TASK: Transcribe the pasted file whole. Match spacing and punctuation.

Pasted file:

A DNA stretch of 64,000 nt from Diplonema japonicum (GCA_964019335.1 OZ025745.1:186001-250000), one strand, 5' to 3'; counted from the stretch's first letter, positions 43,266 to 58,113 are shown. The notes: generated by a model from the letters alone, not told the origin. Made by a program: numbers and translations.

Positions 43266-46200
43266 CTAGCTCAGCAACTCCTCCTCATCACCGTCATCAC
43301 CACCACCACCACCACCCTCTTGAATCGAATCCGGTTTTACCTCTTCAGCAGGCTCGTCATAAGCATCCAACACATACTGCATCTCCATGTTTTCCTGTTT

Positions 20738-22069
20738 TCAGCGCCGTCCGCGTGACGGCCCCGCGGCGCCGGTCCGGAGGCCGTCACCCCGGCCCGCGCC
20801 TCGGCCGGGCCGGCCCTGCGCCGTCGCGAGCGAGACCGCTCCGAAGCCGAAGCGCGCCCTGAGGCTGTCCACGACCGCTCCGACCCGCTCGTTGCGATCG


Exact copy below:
A DNA stretch of 64,000 nt from Diplonema japonicum (GCA_964019335.1 OZ025745.1:186001-250000), one strand, 5' to 3'; counted from the stretch's first letter, positions 43,266 to 58,113 are shown. The notes: generated by a model from the letters alone, not told the origin. Made by a program: numbers and translations.

Positions 43266-46200
43266 CTAGCTCAGCAACTCCTCCTCATCACCGTCATCAC
43301 CACCACCACCACCACCCTCTTGAATCGAATCCGGTTTTACCTCTTCAGCAGGCTCGTCATAAGCATCCAACACATACTGCATCTCCATGTTTTCCTGTTT

Positions 20738-22069
20738 TCAGCGCCGTCCGCGTGACGGCCCCGCGGCGCCGGTCCGGAGGCCGTCACCCCGGCCCGCGCC
20801 TCGGCCGGGCCGGCCCTGCGCCGTCGCGAGCGAGACCGCTCCGAAGCCGAAGCGCGCCCTGAGGCTGTCCACGACCGCTCCGACCCGCTCGTTGCGATCG